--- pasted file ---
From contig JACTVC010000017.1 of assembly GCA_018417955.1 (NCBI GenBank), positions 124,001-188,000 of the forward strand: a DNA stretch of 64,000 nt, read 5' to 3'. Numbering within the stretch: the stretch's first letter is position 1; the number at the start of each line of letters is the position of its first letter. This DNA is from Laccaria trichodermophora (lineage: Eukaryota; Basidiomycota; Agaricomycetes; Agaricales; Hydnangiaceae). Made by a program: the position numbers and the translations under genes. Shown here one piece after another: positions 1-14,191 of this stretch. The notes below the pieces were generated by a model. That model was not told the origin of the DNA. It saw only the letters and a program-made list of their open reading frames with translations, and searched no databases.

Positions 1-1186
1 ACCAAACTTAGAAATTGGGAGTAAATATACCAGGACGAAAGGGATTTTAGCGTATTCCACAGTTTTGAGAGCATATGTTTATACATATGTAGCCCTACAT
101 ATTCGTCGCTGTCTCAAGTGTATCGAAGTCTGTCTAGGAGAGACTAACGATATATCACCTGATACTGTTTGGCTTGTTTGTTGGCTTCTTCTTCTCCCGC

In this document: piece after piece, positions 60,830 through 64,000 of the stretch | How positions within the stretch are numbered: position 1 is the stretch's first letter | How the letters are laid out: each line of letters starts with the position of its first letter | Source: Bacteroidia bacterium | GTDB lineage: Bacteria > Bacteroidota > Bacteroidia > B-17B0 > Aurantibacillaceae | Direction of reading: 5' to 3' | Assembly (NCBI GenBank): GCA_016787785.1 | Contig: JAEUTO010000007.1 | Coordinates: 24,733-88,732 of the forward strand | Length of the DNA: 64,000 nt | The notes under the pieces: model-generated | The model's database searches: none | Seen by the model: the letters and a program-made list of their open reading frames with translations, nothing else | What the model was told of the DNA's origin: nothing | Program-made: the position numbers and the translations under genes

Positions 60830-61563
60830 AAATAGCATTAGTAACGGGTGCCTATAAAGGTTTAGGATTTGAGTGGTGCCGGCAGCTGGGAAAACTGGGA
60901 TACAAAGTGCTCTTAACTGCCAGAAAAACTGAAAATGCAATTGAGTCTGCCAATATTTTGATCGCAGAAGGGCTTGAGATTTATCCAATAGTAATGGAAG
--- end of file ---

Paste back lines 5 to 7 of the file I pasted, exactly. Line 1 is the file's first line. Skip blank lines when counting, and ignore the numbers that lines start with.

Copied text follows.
In this document: piece after piece, positions 60,830 through 64,000 of the stretch | How positions within the stretch are numbered: position 1 is the stretch's first letter | How the letters are laid out: each line of letters starts with the position of its first letter | Source: Bacteroidia bacterium | GTDB lineage: Bacteria > Bacteroidota > Bacteroidia > B-17B0 > Aurantibacillaceae | Direction of reading: 5' to 3' | Assembly (NCBI GenBank): GCA_016787785.1 | Contig: JAEUTO010000007.1 | Coordinates: 24,733-88,732 of the forward strand | Length of the DNA: 64,000 nt | The notes under the pieces: model-generated | The model's database searches: none | Seen by the model: the letters and a program-made list of their open reading frames with translations, nothing else | What the model was told of the DNA's origin: nothing | Program-made: the position numbers and the translations under genes

Positions 60830-61563
60830 AAATAGCATTAGTAACGGGTGCCTATAAAGGTTTAGGATTTGAGTGGTGCCGGCAGCTGGGAAAACTGGGA